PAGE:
Think of going the wrong way up a one way street and multiply the feeling by a hundred for the moment you realise you are approaching a dual carriageway on the wrong slip road. See the ‘wrong way’ sign and feel the fear.
Now think fracking. Fracking the earth for shale gas is the ‘wrong way’. The implications of fracking for the future of the planet are as frightening as approaching a motorway on the wrong slip road, without the time or the means of turning back.
Fracking involves drilling at great depth, vertically and then horizontally, for long distances (it is not a small local operation) under the earth’s crust, causing it to crumble and disintegrate from within. This is brought about by the use of toxic chemicals and enormous quantities of water which, when combined, release methane and combine with other chemicals to poison the water that comes out of the kitchen tap.
Residents of Butler County Pennsylvania, where extensive fracking is already being employed, report not only sudden attacks of projectile vomiting, headaches, strange rashes and the instantaneous death of a dog who had just drunk from a nearby water source. They also report incidents of water emerging from taps as fire. We can only begin to guess at the long term possibly irredeemable effect this activity may have on the fresh water we rely on for drinking, agriculture and the ongoing sustainability of the planet as a whole, not to mention our immediate surroundings were fracking to be employed in a place nearby, as it was for the residents of Poulton-le-Fylde near Blackpool.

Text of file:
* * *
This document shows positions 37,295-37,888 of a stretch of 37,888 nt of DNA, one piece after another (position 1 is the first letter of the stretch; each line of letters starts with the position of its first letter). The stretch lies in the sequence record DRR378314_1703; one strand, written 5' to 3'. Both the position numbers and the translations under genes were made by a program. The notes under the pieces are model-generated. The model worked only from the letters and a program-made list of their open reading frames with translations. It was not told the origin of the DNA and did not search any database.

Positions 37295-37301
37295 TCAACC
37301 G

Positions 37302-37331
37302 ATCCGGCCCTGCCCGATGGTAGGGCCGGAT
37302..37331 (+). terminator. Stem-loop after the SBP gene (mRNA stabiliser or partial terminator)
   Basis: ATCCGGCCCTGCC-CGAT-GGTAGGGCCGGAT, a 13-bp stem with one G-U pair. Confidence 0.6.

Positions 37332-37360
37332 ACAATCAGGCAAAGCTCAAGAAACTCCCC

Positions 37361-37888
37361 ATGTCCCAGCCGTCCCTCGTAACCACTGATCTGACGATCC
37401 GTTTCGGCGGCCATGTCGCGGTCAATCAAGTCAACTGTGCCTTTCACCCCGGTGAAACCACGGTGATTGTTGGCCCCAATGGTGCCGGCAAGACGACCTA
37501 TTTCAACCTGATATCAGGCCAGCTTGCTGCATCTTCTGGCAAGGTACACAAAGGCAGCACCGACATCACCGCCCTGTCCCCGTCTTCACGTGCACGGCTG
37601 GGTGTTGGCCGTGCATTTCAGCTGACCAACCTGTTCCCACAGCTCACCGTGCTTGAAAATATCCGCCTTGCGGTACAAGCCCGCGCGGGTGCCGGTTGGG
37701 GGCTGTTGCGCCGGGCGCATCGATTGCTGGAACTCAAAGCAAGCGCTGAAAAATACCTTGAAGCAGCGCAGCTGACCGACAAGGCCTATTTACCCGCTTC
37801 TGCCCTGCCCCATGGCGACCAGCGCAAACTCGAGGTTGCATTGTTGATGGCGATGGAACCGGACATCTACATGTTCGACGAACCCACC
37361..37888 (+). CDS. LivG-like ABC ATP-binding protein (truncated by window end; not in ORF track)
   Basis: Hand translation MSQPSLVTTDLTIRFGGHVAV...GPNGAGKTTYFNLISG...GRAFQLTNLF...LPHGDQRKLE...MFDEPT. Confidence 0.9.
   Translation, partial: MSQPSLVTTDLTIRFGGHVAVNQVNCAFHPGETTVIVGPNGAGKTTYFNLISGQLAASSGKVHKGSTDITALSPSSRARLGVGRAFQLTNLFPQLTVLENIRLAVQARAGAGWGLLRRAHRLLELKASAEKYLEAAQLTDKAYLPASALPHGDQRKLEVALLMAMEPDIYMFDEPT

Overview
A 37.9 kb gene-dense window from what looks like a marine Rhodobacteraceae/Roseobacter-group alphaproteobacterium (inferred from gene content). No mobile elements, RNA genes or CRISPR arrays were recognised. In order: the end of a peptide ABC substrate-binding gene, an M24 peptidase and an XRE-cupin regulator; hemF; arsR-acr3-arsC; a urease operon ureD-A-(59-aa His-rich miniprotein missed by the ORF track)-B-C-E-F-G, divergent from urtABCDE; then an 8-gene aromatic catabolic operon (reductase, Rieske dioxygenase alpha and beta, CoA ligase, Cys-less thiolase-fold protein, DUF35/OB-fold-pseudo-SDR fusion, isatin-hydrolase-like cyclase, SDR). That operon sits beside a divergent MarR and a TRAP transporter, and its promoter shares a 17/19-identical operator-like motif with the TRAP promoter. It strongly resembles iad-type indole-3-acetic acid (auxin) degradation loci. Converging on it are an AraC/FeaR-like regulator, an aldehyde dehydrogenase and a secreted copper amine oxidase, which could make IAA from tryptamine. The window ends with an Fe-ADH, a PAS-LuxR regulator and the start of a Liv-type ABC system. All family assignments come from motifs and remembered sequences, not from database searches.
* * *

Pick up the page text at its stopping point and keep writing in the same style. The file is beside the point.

Added to this, is the internal and barely imaginable effect of smashing the very substance of the earth, what holds it together from within and keeps its relatively fragile surface intact. The earthquakes and tsunamis we have seen in the past couple of decades would bear no resemblance to the kind of whole scale and pretty well permanent devastation which the internal fracturing of the earth could bring about within a very short time scale.
A British Geological Survey linked the two minor earthquakes near Blackpool which occurred on April 1st and May 27th 2011 to in depth fluid injection linked to the Preese Hall shale gas drilling site. The epicentre of the May quake was within 500 metres of the site. It is not good enough to vaguely hope that somehow the scientists engaged in researching more viable ways of sustaining human life without damaging what it most depends on, will find a solution and solve the problem in time. Neither can we trust that governments and the leaders of industry will see sense and that right thinking and preventive action will somehow prevail.